The country’s government is yet to definitively end its internal dispute about how rigorously to apply standards for ergot fungus infections in wheat shipments, despite the removal of the head of Egypt’s quarantine agency, Saad Moussa.
Moussa, citing a 2001 law, was thought to have been behind the zero-tolerance approach to ergot infections, which caused Egyptian authorities to refuse a number of wheat shipments – but his replacement, Ibrahim Imbabi, announced he would also turn back wheat shipments with any trace of ergot. In contrast, the agriculture ministry has said infection rates of up to 0.05% are acceptable, in line with a law passed in 2010.
Agriculture minister, Essam Fayed, said last week he was waiting for recommendations from a UN Food and Agriculture Organisation official on what level of ergot contamination is acceptable for Egypt in particular. Fayed said he did not know when the FAO official would make her recommendations.
Ergot cancer-murder scare
Along with the uncertainty in the wheat market – which has seen the number of bids for Egyptian tenders drop by more than half – the dispute is also causing some panic among Egypt’s consumers. Press reports suggested some people had seized on the ergot argument as evidence bread made with infected wheat could cause cancer – and so were boycotting bread.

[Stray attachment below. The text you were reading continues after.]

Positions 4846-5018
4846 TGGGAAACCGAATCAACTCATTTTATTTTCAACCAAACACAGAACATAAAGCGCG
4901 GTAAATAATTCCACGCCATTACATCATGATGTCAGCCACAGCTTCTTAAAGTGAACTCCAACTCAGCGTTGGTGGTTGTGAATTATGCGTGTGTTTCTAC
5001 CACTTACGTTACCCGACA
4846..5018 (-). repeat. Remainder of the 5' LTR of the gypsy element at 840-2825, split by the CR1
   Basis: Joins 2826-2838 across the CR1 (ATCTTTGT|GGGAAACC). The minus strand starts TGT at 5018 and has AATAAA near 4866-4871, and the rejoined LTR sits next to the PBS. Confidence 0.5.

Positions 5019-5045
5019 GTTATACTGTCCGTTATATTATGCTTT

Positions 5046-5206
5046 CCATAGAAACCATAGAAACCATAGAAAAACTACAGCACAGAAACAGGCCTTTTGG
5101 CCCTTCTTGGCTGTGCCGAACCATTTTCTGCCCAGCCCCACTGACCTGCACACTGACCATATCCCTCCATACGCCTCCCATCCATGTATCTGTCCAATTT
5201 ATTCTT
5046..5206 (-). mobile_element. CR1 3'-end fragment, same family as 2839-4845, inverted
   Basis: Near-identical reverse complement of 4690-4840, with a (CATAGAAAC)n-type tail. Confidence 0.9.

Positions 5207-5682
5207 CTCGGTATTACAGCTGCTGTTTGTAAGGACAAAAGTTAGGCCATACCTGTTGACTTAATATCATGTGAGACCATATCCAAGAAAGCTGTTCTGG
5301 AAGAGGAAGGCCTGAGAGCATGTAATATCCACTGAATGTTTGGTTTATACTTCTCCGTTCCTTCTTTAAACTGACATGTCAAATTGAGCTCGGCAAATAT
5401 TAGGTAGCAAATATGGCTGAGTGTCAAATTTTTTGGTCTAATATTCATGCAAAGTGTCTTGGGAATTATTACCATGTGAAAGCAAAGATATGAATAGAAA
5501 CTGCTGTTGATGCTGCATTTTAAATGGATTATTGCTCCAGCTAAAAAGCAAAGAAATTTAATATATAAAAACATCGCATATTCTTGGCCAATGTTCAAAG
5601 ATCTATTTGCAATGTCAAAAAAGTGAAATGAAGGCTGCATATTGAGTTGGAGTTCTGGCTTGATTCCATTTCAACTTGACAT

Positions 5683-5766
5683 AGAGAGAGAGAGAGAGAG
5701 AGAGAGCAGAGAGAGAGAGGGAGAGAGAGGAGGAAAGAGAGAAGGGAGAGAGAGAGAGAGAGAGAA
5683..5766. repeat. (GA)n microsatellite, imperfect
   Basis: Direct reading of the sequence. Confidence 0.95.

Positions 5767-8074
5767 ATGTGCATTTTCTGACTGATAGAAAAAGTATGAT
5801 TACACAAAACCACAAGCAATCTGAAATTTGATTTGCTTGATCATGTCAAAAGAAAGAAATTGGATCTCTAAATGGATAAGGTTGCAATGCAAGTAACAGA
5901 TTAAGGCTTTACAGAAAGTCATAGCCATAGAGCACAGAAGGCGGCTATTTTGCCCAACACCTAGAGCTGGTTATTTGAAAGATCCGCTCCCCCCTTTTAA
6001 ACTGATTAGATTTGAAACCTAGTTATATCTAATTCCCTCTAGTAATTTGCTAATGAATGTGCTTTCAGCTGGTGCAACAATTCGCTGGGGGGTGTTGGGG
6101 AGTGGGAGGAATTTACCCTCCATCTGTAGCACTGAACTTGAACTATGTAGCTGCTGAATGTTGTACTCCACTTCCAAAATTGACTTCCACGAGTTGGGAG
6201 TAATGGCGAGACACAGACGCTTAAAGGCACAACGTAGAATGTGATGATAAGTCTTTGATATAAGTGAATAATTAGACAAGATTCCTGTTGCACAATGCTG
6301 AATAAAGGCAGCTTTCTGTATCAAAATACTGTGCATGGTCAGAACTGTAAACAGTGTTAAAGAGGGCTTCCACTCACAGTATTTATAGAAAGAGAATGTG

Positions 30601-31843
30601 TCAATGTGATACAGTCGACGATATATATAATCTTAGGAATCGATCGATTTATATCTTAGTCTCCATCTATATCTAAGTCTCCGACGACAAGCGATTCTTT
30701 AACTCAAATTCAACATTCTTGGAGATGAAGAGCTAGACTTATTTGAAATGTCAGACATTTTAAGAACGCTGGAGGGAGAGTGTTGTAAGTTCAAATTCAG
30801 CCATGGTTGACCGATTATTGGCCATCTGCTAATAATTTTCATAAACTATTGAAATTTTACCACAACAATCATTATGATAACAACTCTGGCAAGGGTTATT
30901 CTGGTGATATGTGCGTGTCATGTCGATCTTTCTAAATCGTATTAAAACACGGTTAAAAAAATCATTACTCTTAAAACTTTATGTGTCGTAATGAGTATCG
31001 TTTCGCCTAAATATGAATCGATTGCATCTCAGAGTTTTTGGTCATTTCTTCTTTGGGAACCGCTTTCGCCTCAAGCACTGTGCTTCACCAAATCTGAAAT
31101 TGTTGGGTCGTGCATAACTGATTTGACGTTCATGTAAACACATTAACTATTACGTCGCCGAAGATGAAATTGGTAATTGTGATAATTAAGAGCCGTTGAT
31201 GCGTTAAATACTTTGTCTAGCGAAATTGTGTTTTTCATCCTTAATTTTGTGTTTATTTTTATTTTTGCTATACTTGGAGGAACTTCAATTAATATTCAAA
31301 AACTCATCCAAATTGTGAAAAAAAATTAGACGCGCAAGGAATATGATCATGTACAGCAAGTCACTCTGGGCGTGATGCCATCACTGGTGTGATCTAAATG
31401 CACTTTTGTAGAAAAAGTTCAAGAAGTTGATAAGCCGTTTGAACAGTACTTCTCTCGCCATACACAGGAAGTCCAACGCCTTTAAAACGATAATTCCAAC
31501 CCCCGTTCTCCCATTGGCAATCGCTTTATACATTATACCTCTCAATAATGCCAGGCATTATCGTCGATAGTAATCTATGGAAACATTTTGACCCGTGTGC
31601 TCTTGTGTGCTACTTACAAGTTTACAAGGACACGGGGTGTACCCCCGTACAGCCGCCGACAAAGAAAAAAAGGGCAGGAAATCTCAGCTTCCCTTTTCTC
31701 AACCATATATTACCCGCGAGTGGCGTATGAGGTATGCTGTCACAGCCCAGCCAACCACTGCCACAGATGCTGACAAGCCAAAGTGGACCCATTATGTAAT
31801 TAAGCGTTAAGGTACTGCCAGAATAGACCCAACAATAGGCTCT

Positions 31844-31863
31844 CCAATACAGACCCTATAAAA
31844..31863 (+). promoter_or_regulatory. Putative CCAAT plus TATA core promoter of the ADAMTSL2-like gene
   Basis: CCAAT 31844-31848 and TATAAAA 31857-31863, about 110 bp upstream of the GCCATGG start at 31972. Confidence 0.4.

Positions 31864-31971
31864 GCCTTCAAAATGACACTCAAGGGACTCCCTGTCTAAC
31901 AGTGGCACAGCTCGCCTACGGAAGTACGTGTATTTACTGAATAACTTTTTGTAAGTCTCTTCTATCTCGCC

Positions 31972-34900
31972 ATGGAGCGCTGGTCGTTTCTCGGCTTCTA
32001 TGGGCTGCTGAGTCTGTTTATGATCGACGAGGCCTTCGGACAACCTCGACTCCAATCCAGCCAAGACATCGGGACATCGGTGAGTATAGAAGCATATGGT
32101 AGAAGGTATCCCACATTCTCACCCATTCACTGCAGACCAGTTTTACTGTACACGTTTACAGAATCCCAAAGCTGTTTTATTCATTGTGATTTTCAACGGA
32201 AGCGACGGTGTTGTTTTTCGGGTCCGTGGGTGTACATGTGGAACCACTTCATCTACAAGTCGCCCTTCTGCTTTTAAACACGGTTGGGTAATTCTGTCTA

Local media outlets have also been stoking the ergot-fear fire, with Bloomberg reporting the state-supported Al-Ahram news service carrying the headline “Head of Agriculture Quarantine Slaughtered by the Knife of Cancer-Causing Wheat Mafia” in relation to the ousting of Moussa (who remains alive, as far as can be determined).
Experts and officials have dismissed links between ergot and cancer – while the fungus is potentially toxic, health problems would only follow after heavy and prolonged exposure, at levels not feasible with normal bread consumption. Officials also denied the existence of any conspiracy around the ergot dispute.
While Egypt’s wheat imports have slowed because of the ergot issue, supply minister Khaled Hanafy said last week the country has enough stored wheat to last until early July. He also announced the agreement of a 240,000 tonne tender to buy wheat from France, Romania and Ukraine.
Food prices jump despite cap
Away from wheat, a recent devaluation of the Egyptian pound has caused prices of some food products to rise, despite a promise by Hanafy that prices would be capped. Daily News Egypt reported price rises on cooking oil of 10%, and rice up by around US$0.22 per kilo.
Hanafy said the supply ministry had imposed price caps on staple food products sold by government-affiliated vendors, which would prevent prices rising for consumers. But it remains unclear how effective this will be in Egypt’s often chaotic food market.